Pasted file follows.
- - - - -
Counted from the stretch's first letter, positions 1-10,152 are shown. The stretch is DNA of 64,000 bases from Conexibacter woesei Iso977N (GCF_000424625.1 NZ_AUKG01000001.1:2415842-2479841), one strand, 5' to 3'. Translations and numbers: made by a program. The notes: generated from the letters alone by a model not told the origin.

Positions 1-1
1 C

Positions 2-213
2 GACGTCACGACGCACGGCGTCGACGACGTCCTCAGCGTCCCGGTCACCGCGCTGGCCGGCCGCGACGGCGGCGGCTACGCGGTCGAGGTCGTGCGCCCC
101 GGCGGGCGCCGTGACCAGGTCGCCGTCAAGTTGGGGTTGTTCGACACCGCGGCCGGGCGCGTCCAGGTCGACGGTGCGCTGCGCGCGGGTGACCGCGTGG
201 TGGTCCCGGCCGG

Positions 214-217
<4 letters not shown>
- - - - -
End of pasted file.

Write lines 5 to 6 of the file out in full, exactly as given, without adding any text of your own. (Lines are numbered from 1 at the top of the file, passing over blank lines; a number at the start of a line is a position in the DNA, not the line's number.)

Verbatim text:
2 GACGTCACGACGCACGGCGTCGACGACGTCCTCAGCGTCCCGGTCACCGCGCTGGCCGGCCGCGACGGCGGCGGCTACGCGGTCGAGGTCGTGCGCCCC
101 GGCGGGCGCCGTGACCAGGTCGCCGTCAAGTTGGGGTTGTTCGACACCGCGGCCGGGCGCGTCCAGGTCGACGGTGCGCTGCGCGCGGGTGACCGCGTGG